Viruses and bacteria use chimerism and horizontal gene transfer to pick up genes from their hosts, and adopting cytokine genes Temsirolimus is perfectly possible; many pathogens contain host genes such as cytokines [118, 119]. A strictly instructive model for phenotype decisions would require hard-coded programs that deal with all pathogens in the appropriate way. Consequently, a single mistake in Th-cell phenotype would jeopardize survival of
the host if Th-cell phenotype decision-making relied exclusively on instruction. Given the fact that organisms are constantly combatting fast(er)-evolving pathogens, it is hard to see how this model could lead to durable protection of the host. Furthermore, the concept of immunological memory seems redundant in a system relying largely on instructive signals – making adaptive immune responses little different from the innate immunity. Indeed, how can a correct
Th-cell phenotype be chosen? Due to stochasticity, all possible Th-cell phenotypes tend to be generated in a response to any type of infection, and instructive signals seem to be easily subverted by pathogens in a number of ways. Generating a proper response in the presence of such inconsistent signals is challenging. One solution to this conundrum is to utilize the effectiveness of an immune response to choose the correct phenotype, that is, ‘success-driven feedback . This hypothesis states that Th cells have some way find more Tau-protein kinase to judge their success in combatting a pathogen. A success-driven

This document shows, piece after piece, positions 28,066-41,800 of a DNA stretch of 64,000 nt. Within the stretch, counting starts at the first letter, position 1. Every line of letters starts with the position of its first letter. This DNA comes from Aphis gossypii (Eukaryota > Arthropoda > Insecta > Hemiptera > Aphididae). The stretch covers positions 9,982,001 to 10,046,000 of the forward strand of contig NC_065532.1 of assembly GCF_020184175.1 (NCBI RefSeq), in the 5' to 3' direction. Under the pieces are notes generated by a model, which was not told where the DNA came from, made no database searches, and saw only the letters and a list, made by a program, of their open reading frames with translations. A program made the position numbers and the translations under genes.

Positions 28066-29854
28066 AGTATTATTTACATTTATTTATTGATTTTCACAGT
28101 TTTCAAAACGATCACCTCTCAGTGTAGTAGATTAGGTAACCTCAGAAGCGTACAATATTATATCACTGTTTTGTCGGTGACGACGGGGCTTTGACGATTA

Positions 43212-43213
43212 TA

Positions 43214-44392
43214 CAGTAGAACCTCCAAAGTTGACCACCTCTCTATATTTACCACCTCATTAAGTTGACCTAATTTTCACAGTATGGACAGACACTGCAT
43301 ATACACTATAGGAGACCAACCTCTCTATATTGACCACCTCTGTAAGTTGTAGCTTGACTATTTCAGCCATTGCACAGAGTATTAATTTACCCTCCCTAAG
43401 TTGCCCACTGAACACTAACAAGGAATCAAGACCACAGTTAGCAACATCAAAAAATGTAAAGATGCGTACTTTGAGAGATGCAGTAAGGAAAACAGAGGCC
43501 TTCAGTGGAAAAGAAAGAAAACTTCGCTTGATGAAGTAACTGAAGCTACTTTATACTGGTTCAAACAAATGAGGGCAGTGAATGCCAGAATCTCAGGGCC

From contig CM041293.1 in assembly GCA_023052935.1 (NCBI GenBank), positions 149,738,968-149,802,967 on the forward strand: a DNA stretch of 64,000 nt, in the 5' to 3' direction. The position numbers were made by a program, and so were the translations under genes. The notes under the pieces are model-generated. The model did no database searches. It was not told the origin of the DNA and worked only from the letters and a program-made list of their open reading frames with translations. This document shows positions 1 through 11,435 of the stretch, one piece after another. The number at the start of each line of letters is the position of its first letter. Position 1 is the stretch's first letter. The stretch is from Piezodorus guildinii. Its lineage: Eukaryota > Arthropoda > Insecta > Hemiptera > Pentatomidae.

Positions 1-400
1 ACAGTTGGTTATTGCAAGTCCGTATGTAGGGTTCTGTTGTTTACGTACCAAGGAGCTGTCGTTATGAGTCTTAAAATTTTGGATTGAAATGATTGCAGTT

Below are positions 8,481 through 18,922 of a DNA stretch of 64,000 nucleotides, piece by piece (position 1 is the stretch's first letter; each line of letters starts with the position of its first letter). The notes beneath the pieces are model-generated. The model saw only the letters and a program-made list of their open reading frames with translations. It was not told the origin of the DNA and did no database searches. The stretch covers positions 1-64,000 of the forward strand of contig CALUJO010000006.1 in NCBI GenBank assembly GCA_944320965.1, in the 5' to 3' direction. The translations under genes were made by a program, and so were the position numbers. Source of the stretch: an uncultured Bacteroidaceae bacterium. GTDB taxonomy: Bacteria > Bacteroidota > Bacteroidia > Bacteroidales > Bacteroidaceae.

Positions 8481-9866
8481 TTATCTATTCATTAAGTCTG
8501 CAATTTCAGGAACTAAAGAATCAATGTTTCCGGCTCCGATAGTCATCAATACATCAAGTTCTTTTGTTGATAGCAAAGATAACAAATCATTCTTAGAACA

feedback mechanism would allow incorrect phenotypes to be shut down, while correct phenotypes are propagated. Such a mechanism would resemble quorum sensing that limits Th-cell expansion as discussed earlier, but then in a phenotype-specific manner. In that sense, the success-driven feedback concept is a specific type of immune homoeostasis [121, 122]. Although success-driven feedback is an attractive concept, there is little evidence for it and its mechanisms remain to be elucidated. The most obvious parameter for evaluation success is antigen clearance. If the antigen is cleared, the response is successful; if not, this particular phenotype is apparently not appropriate and should be shut down. There are several potential mechanisms that could effectuate this type of feedback. For instance, IL10 expression by cells that are activated for longer periods of time could be one such mechanism (Figure 3). If IL10 expression by Th cells were in some way antigen dependent, this could function as a success-driven feedback, although this would require IL10 to function in a mostly autocrine fashion.